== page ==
• (1) General average shall be adjusted as regards both loss and contribution upon the basis of values at the time and place when and where the common maritime adventure ends.
  • (2) This rule shall not affect the determination of the place at which the average statement is to be made up.
6.5 The term “place of adjustment” would be a convenient description of the place with respect to which rights and liabilities are adjusted. However, in practice it is used to refer to the place where the adjuster in fact makes his adjustment.

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6.6 One effect of fixing the place where the voyage terminates as the place for valuation is that property of value at the time of a general average act may change in value by the time the voyage terminates. For example, a casualty occurring after the general average act may diminish or eliminate the value of a (potential) contributory interest, so reducing or extinguishing the liability of the owner of that interest and increasing (up to the full amount) the burden which the other interested parties must bear.11 The risk that the value of a claim for a general average contribution may be so reduced or extinguished is insurable,12 the cost of insurance being itself allowable as a general average expenditure.

Valuation of sacrifices, expenditures and contributory interests

6.7 It was established at common law that, in the case of a general average sacrifice, the value of the contributory interests is the value which they in fact have, and the value of the property sacrificed is the value which (but for the sacrifice) it would have had, at the place of termination of the adventure.13 In the case of a general average expenditure, the value of such expenditure is fixed where and when it is incurred.14 However, the place for determining the value of the contributory interests in the case of a general average expenditure was undecided at common law. 6.8 Under the York-Antwerp Rules a uniform rule is applied to the valuation of contributory interests and property sacrificed. Subject to contrary provision,15 Rule G provides16 that:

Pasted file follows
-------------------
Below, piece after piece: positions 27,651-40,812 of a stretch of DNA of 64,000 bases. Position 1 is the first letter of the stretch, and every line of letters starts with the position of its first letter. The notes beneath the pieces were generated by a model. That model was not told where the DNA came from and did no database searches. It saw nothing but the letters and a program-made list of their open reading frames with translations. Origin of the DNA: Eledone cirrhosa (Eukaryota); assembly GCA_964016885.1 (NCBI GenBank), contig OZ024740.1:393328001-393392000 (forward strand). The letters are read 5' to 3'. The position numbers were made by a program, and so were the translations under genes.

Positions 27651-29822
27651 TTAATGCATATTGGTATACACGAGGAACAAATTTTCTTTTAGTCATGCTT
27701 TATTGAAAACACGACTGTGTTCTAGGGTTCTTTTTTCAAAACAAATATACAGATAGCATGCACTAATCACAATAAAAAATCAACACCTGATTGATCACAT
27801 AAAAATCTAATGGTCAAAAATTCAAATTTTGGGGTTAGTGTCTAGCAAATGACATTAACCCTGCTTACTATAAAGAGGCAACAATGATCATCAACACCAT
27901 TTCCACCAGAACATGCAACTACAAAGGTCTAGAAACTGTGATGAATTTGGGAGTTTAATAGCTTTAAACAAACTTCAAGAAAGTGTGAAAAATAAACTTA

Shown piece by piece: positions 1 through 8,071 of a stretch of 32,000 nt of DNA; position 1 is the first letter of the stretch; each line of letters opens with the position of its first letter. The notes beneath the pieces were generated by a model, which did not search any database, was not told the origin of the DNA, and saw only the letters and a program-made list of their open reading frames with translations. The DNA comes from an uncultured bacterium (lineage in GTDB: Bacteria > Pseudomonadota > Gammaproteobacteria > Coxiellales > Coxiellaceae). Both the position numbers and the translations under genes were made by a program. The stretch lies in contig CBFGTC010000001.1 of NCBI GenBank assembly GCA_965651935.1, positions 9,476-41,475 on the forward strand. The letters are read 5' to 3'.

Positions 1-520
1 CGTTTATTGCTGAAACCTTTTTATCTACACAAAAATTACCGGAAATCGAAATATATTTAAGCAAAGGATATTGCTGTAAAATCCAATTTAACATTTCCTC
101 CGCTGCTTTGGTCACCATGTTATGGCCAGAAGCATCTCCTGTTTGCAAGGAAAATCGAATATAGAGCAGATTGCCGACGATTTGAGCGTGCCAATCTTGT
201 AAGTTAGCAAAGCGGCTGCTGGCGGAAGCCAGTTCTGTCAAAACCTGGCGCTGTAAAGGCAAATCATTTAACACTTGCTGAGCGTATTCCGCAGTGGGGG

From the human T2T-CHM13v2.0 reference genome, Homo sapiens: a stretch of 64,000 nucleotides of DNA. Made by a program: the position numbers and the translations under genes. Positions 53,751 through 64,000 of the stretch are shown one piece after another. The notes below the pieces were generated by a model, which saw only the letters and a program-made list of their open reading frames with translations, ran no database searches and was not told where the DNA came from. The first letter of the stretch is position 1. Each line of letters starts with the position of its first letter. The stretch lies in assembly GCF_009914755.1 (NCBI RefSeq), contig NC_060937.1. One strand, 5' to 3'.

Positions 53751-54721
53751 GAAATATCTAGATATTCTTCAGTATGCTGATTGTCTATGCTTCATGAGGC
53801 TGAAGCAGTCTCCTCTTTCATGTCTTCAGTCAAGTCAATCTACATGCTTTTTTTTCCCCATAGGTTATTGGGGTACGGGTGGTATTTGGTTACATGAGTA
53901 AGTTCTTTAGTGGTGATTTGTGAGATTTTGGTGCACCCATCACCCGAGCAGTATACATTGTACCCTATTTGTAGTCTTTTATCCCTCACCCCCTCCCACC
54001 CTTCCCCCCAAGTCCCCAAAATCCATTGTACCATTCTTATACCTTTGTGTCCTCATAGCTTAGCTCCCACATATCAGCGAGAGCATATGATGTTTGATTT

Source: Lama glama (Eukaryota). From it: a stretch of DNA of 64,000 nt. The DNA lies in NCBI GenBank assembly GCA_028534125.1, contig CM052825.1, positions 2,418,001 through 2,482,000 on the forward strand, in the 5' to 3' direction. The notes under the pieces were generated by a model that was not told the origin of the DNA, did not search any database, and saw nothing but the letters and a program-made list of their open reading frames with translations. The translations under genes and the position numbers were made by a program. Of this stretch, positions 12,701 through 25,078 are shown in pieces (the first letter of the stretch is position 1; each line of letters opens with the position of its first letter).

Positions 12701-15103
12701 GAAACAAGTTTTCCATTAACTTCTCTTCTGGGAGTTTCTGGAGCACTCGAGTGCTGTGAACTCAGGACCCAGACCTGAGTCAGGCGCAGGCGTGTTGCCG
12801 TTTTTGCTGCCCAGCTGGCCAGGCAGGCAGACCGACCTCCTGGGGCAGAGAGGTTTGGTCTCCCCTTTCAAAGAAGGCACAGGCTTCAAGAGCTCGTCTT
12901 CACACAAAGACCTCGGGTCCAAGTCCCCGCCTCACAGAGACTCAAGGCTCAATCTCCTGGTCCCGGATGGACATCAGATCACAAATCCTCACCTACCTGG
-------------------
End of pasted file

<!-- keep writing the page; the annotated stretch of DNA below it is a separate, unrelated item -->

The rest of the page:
• (1) General average shall be adjusted as regards both loss and contribution upon the basis of values at the time and place when and where the common maritime adventure ends.
It is generally assumed that the relevant amount of expenditure remains the amount actually incurred at the time it was incurred. Rule G could conceivably be interpreted to mean that the sum in question should be converted to its equivalent value at the place where the adventure ends; but this would be wrong in principle. The commercial value of property involved in a common adventure, whether it be the property sacrificed or the property preserved, is the value to its owners at the intended destination; but the loss suffered in a case of expenditure is the amount actually expended at the time of the general average act.

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III Determining the Place at Which Contributory Values are Assessed

6.9 Reflecting the failure of the common law to settle the issue clearly, there is no provision in the York-Antwerp Rules for determining the place of termination of the adventure or other place with respect to which general average should be adjusted. At common law, it was held that such place may be either the originally intended destination or an earlier place of termination of the voyage:

The adjustment must be made at the port of destination, if it be reached, but if the voyage is interrupted by some supervening cause, which necessitates or justifies its termination at some intermediate place, that place is the proper place of adjustment.17